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Old 09-05-2014, 14:26   #31
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Re: Man Overboard Devices

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DSC isn't well understood it seems.. The MOB doesn't have to make a DSC call. The mother ship merely asks the handheld for its position. The MOB has to do nothing whatsoever. A side benefit is you can actually talk to the MOB.
Not if they unconscious. Handhelds are too big and cumbersome to be carried all the time. Done it for years and it is PITA. Simplest method is lanyard looped over one shoulder across the back of the neck with the radio hanging near your chin on the other side. But still a PITA.

I know how DSC works. Interrogating the HH requires possibly the only other crew on board to leave the search and operate the radio. I prefer the hands free that AIS gives me. I can select the target and then have range, bearing TCPA etc. on screen for me.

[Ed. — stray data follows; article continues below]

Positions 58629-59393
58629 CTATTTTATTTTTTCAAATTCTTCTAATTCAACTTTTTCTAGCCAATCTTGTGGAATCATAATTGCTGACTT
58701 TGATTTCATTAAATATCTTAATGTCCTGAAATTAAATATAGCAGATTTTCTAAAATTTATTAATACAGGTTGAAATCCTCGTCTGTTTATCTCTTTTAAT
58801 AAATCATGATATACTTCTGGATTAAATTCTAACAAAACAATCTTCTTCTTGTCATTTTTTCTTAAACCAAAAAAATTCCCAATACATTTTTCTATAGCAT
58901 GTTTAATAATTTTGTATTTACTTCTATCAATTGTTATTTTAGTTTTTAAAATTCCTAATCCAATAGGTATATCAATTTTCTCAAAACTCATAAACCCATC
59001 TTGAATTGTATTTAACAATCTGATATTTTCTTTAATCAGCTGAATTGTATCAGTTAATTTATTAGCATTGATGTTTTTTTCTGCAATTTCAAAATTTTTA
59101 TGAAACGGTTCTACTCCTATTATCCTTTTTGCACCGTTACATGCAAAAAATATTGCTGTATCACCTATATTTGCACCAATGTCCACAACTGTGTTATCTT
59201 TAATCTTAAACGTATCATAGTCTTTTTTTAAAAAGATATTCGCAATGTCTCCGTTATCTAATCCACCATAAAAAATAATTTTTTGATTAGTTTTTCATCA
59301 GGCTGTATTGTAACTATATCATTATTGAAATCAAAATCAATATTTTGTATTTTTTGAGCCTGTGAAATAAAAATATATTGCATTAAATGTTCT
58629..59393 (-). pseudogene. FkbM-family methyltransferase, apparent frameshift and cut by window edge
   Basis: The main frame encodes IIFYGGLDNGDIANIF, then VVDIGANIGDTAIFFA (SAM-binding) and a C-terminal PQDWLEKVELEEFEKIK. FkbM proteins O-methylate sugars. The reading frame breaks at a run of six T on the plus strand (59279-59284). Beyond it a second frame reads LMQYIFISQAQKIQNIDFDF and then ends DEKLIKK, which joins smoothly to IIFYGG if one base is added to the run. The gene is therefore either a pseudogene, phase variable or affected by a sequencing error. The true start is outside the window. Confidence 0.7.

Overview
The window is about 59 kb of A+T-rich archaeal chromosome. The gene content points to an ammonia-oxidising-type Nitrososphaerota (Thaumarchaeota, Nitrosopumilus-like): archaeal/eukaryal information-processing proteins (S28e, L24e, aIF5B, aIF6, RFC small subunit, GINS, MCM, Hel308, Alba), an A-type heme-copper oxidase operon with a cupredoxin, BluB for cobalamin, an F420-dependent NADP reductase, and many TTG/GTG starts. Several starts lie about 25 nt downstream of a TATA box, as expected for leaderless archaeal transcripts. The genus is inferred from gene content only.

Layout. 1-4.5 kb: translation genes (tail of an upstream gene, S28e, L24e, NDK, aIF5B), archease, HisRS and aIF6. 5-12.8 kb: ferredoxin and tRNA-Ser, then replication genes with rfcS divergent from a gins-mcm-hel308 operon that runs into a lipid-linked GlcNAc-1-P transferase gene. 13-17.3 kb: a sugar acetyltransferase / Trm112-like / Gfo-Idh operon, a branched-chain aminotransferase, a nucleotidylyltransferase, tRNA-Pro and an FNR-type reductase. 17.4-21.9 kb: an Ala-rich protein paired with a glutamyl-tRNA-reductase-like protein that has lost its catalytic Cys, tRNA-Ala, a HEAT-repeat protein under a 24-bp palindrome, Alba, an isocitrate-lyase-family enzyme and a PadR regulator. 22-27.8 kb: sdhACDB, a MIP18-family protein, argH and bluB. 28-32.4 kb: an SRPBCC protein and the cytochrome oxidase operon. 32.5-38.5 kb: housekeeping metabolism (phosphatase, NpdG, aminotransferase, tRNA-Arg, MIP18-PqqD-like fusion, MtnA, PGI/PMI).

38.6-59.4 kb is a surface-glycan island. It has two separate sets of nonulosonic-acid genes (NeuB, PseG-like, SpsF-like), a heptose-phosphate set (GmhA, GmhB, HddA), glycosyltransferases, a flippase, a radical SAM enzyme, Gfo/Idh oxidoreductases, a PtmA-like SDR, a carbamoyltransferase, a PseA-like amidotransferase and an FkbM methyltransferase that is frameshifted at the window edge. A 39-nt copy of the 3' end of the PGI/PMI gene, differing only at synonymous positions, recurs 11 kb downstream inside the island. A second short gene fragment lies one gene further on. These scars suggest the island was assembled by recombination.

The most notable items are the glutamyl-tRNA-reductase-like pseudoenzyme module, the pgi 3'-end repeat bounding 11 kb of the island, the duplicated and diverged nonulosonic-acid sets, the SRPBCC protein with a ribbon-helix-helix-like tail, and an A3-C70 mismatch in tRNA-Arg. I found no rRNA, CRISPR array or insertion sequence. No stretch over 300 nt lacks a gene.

It also will not raise an alarm unless the cass makes a call. Big plus in favour of the AIS system.

I see where you are coming from but still prefer the AIS solution.

Yours is probably cheaper if you already have DSC, but requires more intervention. 2-way communication can be useful of course "I see you, your 200m, I'm on your port bow", but again requires a conscious cass.
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Old 09-05-2014, 17:30   #32
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Man Overboard Devices

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Are we talking about racing with 4-5 man watches or cruising couples? For the latter, having a couple of radios for the watch standers doesn't seem too much of a burden. Recharging batteries isn't a big deal either. Our SH DSC handheld lasts for 2 8 hour watches on standby. Recharging takes much less than that.

Would it be nice if something smaller and more foolproof was available? Yes, but it isn't. We use the hardware we can get rather than wait and wish for that which we cannot.